It is possible that the misguided outlook that inspired our abandonment of federal republicanism in 1966 drew from an illusion on the part of our military leaders then that all they needed to move our nation forward, was to ape the structure of our former colonial masters, Britain and every other thing would simply fall into place.
Ironically, even Britain, which operated a unitary system for centuries, can no longer be referred to as a unitary state.
With the restructuring that led to the devolution of powers to regional governments in Northern Ireland, Scotland and Wales, which now have regional parliaments and cabinets with powers similar to those of any federating unit in any genuine federation anywhere in the world today, it is no longer tenable in constitutional law to cite Britain as an example of a unitary form of government.
The United Kingdom of Great Britain is to all intents and purposes a federation today and in fact one in which a federating unit is entitled to constitutionally envisage secession vide a referendum as obtained in Scotland a few years back, in which the Scots voted to remain in the union having found remaining in it to be better suited to their welfare than independence.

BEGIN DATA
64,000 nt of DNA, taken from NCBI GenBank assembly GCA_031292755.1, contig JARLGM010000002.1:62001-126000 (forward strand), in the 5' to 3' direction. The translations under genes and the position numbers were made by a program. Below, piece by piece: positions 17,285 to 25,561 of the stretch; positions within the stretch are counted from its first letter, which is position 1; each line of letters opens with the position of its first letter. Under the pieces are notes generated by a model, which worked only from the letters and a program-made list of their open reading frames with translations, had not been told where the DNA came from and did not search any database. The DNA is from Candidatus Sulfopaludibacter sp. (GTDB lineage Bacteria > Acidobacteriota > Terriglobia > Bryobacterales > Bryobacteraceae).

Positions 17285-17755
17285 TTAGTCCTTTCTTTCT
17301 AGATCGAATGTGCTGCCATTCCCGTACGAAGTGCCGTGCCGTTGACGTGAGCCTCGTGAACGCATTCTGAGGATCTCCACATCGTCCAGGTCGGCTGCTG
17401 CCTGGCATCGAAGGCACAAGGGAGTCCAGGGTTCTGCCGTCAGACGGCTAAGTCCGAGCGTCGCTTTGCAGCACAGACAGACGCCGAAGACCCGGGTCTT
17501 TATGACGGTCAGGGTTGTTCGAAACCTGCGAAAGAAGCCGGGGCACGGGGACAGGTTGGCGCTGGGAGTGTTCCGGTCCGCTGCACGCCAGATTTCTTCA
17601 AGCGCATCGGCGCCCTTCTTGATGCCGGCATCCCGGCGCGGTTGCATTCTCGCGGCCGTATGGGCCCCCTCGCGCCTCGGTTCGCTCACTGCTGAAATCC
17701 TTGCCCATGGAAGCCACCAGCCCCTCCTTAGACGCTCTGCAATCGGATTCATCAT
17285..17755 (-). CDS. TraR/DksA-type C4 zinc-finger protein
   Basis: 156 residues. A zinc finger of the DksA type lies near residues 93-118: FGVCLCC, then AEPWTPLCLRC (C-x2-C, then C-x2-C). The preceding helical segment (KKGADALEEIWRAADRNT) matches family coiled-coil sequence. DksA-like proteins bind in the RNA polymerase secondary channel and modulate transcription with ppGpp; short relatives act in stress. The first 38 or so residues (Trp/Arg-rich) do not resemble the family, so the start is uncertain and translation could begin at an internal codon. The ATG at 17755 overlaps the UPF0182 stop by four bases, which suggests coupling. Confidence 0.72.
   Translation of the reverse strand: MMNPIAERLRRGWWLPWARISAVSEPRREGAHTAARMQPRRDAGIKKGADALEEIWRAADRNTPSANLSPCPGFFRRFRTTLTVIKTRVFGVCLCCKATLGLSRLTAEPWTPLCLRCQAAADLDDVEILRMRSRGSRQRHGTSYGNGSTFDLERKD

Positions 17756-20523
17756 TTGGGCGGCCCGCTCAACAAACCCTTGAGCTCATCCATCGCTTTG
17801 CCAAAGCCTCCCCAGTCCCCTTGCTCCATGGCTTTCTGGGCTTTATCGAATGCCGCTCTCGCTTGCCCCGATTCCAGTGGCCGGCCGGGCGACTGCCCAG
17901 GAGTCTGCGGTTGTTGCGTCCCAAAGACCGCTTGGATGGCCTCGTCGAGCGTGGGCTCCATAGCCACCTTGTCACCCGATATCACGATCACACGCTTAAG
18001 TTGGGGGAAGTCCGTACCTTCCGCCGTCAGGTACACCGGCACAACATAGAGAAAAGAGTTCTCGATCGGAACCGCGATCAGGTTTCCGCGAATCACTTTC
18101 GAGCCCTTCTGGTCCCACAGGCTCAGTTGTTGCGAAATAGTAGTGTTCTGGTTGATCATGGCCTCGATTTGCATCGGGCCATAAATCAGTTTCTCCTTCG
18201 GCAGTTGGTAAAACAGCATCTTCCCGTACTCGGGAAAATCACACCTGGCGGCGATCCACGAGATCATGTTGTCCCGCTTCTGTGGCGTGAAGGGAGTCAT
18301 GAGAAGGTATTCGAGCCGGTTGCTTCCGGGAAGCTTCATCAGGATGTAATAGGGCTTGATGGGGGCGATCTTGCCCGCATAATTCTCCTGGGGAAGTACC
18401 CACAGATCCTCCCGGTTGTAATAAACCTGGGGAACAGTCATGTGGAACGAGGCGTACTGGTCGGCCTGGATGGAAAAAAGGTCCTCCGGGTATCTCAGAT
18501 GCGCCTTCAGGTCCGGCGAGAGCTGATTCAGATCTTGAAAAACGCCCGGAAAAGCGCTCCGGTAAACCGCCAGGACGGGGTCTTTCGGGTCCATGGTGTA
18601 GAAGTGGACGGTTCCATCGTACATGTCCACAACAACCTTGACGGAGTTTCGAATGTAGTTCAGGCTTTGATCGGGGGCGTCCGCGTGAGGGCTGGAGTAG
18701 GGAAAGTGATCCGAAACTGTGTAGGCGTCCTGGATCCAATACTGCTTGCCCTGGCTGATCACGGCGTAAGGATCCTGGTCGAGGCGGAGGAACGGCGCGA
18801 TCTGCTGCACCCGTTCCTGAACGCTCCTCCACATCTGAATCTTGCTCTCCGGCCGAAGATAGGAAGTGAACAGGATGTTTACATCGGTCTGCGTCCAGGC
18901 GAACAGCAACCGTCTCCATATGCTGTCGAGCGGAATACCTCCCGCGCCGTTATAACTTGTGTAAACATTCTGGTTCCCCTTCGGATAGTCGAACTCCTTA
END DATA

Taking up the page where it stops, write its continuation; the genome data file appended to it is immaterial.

So we are faced with the rather embarrassing contradiction that the first example any teacher of government or constitutional law is likely to cite to students as an example of a unitary form of government is now actually a federal system of government, having clearly realized that it could no longer meet the challenges of good governance with the unitary format and had to restructure into a proper federation.
Yet Britain is a well governed body polity and has been so governed for centuries now.
Nevertheless, when it found the unitary paradigm no longer suited to its reality, it took the initiative and restructured.
In this light, it is instructive that while we strive for good governance, as the present administration is championing across our national life, we would do well not to deny ourselves the utility of restructuring into genuine and fiscal federalism which can only be invaluably complementary and of overwhelming assistance to our aim of achieving good governance, which at the end of the day is what our people most yearn for.